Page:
Allen plays of the structure and the beats of Tennessee Williams’ hugely iconic play, even playfully branding his Blanche Dubois stand-in as the movie’s “blue” Jasmine French. The result is enjoyable and intriguing, anchored on a fantastic central performance from Cate Blanchett as the Southern belle who might not be quite the victim that she claims to be. As with so many Allen films, there’s a rich ensemble at work here, but Blue Jasmine works beautifully by riffing cleverly on a classic of American theatre.

"... the kindness of strangers..."

“… the kindness of strangers…”

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Non-Review Review: About Time

About Time is pretty much vintage Richard Curtis. I don’t mean that in a bad way – certainly not in an entirely bad way. Curtis knows how to structure a romance, has a gift for distinguishing characters in a large ensemble, and has the capacity to employ sentimentality to calculated and devastating effect. About Time has moments of brilliance and emotional punch, framing the main character’s inexplicable ability to time travel in delightful metaphorical terms.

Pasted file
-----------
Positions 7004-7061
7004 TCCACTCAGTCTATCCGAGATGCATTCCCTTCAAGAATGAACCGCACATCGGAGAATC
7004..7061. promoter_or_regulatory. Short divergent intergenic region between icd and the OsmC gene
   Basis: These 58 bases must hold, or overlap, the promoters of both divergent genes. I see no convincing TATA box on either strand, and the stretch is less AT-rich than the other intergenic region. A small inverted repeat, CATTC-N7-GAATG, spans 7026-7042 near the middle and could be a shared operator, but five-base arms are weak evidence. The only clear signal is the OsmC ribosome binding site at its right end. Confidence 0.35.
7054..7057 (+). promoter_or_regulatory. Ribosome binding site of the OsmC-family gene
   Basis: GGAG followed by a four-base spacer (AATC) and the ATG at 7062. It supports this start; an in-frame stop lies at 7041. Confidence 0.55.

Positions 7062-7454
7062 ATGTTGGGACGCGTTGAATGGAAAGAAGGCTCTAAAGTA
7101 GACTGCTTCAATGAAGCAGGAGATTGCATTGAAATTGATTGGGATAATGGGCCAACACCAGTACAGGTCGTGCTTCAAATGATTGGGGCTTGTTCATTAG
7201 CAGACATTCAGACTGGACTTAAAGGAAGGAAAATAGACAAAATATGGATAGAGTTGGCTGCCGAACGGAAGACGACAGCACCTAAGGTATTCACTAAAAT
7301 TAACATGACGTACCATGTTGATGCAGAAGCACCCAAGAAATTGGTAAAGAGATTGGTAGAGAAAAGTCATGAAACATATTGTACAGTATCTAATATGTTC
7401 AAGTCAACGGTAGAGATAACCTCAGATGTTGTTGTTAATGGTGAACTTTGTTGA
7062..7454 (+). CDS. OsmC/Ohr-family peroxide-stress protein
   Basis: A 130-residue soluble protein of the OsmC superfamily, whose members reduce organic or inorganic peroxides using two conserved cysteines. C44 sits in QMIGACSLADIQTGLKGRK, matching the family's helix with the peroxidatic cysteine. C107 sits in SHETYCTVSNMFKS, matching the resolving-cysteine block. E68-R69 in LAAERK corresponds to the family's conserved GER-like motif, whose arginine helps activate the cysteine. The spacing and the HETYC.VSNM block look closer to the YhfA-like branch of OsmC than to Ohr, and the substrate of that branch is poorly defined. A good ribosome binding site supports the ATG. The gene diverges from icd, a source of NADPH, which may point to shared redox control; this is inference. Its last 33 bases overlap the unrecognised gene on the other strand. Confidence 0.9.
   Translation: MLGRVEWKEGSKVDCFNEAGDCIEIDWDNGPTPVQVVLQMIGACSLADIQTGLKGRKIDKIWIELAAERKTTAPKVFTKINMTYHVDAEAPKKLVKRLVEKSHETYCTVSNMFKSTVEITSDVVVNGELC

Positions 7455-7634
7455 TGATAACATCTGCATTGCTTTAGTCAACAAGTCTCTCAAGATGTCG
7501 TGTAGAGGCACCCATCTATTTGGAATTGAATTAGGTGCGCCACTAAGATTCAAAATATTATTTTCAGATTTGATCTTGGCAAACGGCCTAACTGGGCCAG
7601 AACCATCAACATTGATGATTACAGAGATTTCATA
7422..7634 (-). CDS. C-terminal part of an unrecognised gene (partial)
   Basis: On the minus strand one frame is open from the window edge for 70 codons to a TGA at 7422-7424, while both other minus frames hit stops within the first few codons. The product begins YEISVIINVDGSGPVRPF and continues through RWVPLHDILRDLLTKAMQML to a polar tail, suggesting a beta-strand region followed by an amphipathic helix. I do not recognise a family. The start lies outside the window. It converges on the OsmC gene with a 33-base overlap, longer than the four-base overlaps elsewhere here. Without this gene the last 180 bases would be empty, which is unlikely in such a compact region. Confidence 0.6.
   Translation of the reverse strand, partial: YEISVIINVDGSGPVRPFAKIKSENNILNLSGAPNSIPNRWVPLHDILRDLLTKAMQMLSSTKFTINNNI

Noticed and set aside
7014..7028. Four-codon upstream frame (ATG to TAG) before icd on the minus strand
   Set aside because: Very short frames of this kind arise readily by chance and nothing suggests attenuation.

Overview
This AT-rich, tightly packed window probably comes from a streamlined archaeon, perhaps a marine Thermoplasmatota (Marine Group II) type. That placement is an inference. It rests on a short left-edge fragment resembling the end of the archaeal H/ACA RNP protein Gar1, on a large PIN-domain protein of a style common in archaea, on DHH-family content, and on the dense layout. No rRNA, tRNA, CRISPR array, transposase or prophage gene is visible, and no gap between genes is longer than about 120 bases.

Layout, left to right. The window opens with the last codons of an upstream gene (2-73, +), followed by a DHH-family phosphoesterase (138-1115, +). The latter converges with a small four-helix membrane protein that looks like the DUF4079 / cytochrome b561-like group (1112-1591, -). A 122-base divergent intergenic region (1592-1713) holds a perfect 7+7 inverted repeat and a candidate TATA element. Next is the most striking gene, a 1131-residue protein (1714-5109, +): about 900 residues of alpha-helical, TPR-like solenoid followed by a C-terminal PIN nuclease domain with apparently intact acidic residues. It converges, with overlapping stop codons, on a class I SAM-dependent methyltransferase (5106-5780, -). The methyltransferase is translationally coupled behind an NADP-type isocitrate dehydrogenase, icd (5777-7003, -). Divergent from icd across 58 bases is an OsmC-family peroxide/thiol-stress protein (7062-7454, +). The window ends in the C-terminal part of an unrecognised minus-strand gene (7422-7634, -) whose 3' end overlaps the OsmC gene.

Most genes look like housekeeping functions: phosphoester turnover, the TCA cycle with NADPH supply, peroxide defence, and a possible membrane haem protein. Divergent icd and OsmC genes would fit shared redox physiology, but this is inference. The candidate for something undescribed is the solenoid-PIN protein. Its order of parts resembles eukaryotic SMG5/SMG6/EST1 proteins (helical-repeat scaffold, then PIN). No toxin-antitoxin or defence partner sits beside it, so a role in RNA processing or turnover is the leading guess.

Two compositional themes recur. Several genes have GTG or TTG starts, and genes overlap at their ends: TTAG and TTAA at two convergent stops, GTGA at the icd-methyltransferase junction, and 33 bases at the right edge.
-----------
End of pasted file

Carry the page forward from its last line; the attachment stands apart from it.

At the same time, Curtis has his weaknesses. Most notably, there’s the sense that his lead characters are all variations on the same character – with more cynical pundits suggesting the base model might be Curtis himself. Similarly, his ensembles are constructed efficiently as a collection of quirky characters who do quirky things quirkily, living out the most quaintly British of lives involving afternoon tea and indulging in the most stereotypical of exclamations (“just a tick…”, “oh gosh…”, etc). There’s a sense that Curtis’ world exists inside old-fashioned post cards more than in anything approaching the real world.

More than that, though, Curtis labours his point just a little bit too much, as if worried the audience might miss the whole “we’re all travelling in time” metaphor and the “secret to being happy” philosophy if it isn’t explicitly articulated in a voice-over monologue set to an upbeat pop song.

Time enough at last...

Time enough at last…

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Non-Review Review: Frances Ha

Frances Ha is Noah Baumbach’s tribute to early Woody Allen. Shot in black-and-white and set mostly in New York (although with two brief adventures elsewhere), the film seems like a genuinely affectionate homage to one of the greatest comedians to work in film. However, Frances Ha can’t help but feel like a pale imitation of a master filmmaker. Frances Ha is occasionally charming and clever, but it suffers from too much pretension. It lacks the strange charm of Allen’s best work, the sense of empathy the director can generate for his listless and often self-absorbed leads.

The biggest problem with Frances Ha is that it feels like a knock-off of a much stronger director.

Out in the cold...

Out in the cold…